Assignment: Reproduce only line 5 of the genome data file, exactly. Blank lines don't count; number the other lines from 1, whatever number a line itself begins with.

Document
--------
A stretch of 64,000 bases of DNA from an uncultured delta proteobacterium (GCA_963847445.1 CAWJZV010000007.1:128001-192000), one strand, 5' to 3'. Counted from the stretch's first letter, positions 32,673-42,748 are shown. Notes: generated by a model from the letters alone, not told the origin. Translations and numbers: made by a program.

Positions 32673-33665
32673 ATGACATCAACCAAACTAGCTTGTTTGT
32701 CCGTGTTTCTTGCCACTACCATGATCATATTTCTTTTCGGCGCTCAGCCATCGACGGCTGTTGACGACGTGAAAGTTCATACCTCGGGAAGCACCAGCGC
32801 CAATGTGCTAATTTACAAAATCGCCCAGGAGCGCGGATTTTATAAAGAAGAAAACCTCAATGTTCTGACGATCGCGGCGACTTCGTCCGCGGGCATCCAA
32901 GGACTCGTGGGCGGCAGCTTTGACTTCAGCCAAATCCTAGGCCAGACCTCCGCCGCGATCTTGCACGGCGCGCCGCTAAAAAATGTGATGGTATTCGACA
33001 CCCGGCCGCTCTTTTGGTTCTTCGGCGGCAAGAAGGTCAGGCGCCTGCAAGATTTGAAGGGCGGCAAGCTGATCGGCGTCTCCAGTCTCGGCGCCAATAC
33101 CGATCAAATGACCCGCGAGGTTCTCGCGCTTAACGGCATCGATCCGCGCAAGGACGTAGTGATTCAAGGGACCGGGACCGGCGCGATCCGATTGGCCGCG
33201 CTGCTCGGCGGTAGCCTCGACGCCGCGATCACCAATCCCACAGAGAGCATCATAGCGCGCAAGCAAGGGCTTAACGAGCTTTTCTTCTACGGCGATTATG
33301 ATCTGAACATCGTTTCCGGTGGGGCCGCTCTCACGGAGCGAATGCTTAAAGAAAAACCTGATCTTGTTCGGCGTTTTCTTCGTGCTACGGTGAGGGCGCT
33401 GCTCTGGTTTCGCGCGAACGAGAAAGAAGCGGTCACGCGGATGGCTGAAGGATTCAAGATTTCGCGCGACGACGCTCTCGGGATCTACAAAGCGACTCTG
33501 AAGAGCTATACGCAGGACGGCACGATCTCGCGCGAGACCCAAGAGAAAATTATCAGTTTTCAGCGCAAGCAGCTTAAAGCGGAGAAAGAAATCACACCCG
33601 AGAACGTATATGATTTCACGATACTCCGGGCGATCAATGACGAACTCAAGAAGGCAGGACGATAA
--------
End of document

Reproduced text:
32801 CAATGTGCTAATTTACAAAATCGCCCAGGAGCGCGGATTTTATAAAGAAGAAAACCTCAATGTTCTGACGATCGCGGCGACTTCGTCCGCGGGCATCCAA